Toward the end of my research, a Witch asked me how I was going to define the term “witch.” This is an easy question to ask, but one which is extraordinarily resistant to a quick and easy answer. Part of the problem in coming to terms with Witchcraft as a religious system is caused by the connotations that the terms “Witch” and “Witchcraft” have in both the popular and scholarly mind. In order to avert possible misapprehensions about the religion of Witchcraft, it is necessary at the outset to dispel some of the more common misconceptions evoked by the term “witch.”
The Witches that I studied are not Satanists. They do not believe in either the Devil or Hell; nor are they practising a sort of perverse Christianity. Satanism is a heretical reversal of Christianity very different in form and content from Witchcraft. Satanists often refer to themselves as “Witches,” but Witches do not like being identified with Satanists and resent the association. Anthropologists are probably not overly concerned with the Devil, but the term “witch” has certain technical usages in anthropology which might be misleading in present context. The Witches dealt with here are not the solitary magical specialists of ethnographic fame. Marcello Truzzi, a sociologist, has argued: “most anthropological descriptions of witchcraft have little to do with what is today called witchcraft in the United States of America, and numerous analytical distinctions made by them have little use for us in looking at modern urban forms.”
Marcello Truzzi’s point is well taken though perhaps a bit overdrawn and out of context. For instance, both categories of Witches do work magic and have, at least to some extent, a bad popular image. Students interested in the behavioral consequences of deviance labelling might find some interesting cross cultural correlates by undertaking the comparative analyses of ethnographic witches and Witches.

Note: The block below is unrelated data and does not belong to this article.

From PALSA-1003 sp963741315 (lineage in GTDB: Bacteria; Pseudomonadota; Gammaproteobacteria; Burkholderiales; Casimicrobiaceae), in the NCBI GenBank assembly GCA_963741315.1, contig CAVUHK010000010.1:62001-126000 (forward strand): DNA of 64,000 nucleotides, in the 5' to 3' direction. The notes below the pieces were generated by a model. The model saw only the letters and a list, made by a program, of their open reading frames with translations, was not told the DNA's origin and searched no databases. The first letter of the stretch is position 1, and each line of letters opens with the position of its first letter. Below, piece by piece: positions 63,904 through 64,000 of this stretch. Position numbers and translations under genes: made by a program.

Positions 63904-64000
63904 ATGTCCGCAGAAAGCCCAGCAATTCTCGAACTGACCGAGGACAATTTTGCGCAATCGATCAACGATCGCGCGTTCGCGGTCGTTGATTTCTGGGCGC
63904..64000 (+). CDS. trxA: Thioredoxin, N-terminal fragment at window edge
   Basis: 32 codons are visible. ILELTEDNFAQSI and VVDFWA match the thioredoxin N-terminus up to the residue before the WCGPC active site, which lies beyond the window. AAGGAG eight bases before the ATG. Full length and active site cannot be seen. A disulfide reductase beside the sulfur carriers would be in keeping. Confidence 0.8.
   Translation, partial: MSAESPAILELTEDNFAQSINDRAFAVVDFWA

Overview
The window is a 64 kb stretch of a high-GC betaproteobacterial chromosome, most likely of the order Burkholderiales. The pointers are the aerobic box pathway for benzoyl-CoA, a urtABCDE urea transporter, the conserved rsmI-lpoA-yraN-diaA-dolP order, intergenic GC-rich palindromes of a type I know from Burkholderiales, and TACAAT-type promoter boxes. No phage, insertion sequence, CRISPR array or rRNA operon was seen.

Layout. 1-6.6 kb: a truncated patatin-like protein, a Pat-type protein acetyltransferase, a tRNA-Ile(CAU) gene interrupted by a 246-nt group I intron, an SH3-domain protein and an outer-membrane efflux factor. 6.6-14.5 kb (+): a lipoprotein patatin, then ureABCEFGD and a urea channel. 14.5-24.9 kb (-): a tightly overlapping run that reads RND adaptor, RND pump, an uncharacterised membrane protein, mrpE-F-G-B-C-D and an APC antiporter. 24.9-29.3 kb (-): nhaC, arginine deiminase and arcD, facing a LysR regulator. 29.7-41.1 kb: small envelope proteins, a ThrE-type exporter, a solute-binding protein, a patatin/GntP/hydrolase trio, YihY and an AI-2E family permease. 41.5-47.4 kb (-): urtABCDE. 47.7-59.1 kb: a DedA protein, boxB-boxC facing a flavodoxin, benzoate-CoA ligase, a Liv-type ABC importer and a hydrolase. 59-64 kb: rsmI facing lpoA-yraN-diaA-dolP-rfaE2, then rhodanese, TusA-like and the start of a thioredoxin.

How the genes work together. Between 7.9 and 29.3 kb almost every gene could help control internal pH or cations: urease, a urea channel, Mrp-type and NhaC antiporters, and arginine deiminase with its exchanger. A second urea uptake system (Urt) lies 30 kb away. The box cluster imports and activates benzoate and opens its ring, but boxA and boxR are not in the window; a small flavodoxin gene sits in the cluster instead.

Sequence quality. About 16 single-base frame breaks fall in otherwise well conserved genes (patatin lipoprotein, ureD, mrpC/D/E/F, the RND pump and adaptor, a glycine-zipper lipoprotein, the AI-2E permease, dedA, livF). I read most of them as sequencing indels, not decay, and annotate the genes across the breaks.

The third category of Witches can be briefly mentioned and dismissed from further consideration. The term “witch” excites a whole host of images, from half, remembered childhood tales to Samantha of television’s “Bewitched” to the purveyors of charms who advertise in the National Enquirer and the like. Simply put, Witches of these stripes are far outside the bounds of the present study.
Excluding from consideration certain categories of people to whom the term “Witch” is applied resolves only part of the semantic problem of “Witch.” The problem has a second component, namely that Witches themselves do not agree on how to either define themselves or on whether or not they should even employ the term “witch.” Margot Susanna Adler has conducted the most thorough survey of Witchcraft and notes this diversity of opinion: “Among the Wicca, there is a division over this word Witch. Some regard it as a badge of pride, a word to be reclaimed: But others dislike the word. Some Witches will tell you that they prefer the word craft because it places emphasis on a way of practising magic. Others will say they are of the Old Religion because they wish to link themselves with Europe’s pre-Christian past and some prefer to say they are of the Wicca, in order to emphasise a family or tribe with special ties. But when they talk among themselves, they use these terms interchangeably, and outsiders are left as confused as ever.”